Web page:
WON TON : A CAT TALE TOLD IN HAIKU
New York : Holt, 2011
IL K-3, RL 3.0
Have you ever adopted a pet from a shelter and wondered what that pet might be thinking? Was he scared? Would she like you? The story of Won Ton the shelter cat is told from the cat’s point of view. As we see the sleek black cat in the shelter getting chosen by a young boy and riding to his new home in a car, we hear the cat’s thoughts in expressive haiku poems. How will things work out for this spunky cat? Will his new family give him a proper name? Will he like his new home? Read Won Ton to find out. (Pennsylvania Young Reader’s Choice Awards Program Booktalks 2012-2013)
Won-Ton, or so a boy calls him, is a shelter cat at the beginning of this story told entirely in haiku. As cats will sometimes do, he feigns indifference during visiting time at the shelter, but of course, he secretly wants someone to take him home… someone who will scratch his chin just right. Finally, the right boy arrives, and the cat thinks:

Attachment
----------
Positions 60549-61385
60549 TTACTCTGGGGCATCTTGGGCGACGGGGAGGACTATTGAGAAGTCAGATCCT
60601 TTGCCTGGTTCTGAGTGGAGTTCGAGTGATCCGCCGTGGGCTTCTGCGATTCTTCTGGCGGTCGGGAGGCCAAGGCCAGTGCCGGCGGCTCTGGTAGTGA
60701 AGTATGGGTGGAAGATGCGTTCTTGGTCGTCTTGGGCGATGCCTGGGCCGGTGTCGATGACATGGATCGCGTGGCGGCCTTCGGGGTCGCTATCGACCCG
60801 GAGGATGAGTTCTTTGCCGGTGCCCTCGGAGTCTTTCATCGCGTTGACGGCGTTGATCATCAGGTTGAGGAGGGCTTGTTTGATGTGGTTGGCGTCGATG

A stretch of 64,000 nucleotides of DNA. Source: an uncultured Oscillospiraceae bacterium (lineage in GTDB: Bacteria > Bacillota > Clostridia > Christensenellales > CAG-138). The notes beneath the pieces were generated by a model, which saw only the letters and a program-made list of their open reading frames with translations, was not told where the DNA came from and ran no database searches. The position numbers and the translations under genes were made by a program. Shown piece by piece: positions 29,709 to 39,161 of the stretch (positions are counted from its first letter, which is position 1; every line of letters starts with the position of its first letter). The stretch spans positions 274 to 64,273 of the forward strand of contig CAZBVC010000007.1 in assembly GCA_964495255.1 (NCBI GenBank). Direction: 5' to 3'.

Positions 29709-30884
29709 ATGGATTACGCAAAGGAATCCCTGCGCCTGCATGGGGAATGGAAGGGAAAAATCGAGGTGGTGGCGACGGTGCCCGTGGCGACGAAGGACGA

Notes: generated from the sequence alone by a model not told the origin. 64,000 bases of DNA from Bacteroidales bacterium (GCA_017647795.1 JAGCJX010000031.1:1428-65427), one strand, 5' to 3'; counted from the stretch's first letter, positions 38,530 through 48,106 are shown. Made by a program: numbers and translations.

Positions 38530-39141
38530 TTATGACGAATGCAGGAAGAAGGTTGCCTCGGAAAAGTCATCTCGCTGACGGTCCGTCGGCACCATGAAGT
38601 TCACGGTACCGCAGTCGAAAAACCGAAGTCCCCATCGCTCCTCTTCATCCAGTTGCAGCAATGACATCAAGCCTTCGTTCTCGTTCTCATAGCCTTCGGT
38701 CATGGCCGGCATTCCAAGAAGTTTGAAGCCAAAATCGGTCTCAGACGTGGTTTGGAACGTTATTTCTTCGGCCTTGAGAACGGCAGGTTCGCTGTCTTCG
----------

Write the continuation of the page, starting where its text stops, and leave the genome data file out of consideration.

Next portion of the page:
“No rush. I’ve got plans,
gnaw this paw, nip that flea, and
wish, please boy, pick me.”
When the boy chooses him, the cat does not like the car ride but survives and arrives safely at his new home. He hides for a while, silently checking the place out. The boy meanwhile tries to decide on a name for his new pet and finally settles on Won-Ton. Won-Ton eventually makes himself comfortable doing what cats do, jumping and running, knocking over lamps and such, and occasionally depositing unpleasant messes in undesired places like shoes.
The illustrations are
perfect for the text, descriptive and bold, enhancing
the story. Read Lee Wardlaw’s Won-Ton: A Cat Tale Told
in Haiku to discover how a boy and a stubborn cat learn
to love each other.
Cat adoption -- Fiction.
Cats -- Fiction.
Picture books for children.